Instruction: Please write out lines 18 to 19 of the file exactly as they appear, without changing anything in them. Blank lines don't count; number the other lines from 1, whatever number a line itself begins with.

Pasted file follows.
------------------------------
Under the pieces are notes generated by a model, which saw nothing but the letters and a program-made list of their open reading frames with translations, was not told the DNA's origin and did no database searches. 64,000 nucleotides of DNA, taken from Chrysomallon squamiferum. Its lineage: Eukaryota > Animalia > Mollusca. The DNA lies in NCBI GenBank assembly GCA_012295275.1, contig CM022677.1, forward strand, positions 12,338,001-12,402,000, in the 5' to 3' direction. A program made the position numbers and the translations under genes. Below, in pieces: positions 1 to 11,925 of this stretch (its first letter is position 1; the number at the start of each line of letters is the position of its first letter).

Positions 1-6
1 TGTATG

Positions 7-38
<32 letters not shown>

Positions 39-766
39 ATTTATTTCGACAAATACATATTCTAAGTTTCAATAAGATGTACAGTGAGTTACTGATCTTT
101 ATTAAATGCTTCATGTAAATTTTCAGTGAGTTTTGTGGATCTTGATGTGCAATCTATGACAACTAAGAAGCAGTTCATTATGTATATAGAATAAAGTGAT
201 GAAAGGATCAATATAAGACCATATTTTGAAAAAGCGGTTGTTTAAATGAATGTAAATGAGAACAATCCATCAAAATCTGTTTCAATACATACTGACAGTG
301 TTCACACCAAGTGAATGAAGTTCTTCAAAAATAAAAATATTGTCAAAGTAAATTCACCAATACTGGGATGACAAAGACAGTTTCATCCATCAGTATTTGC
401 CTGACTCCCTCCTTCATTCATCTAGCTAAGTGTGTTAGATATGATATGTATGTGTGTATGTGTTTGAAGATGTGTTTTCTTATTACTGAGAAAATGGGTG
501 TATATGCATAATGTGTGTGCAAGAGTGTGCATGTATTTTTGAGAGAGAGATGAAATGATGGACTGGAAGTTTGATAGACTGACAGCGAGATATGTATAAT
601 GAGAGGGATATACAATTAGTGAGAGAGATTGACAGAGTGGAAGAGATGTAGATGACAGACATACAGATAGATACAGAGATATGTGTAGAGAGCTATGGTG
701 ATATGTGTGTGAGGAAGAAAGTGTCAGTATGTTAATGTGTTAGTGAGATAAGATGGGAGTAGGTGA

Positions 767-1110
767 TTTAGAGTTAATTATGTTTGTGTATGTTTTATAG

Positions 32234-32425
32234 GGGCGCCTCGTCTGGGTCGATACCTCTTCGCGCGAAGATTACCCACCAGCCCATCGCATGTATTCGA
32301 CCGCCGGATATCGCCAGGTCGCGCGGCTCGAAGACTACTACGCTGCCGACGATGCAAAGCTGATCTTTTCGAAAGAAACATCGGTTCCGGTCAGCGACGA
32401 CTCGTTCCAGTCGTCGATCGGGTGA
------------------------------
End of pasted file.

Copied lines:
32234 GGGCGCCTCGTCTGGGTCGATACCTCTTCGCGCGAAGATTACCCACCAGCCCATCGCATGTATTCGA
32301 CCGCCGGATATCGCCAGGTCGCGCGGCTCGAAGACTACTACGCTGCCGACGATGCAAAGCTGATCTTTTCGAAAGAAACATCGGTTCCGGTCAGCGACGA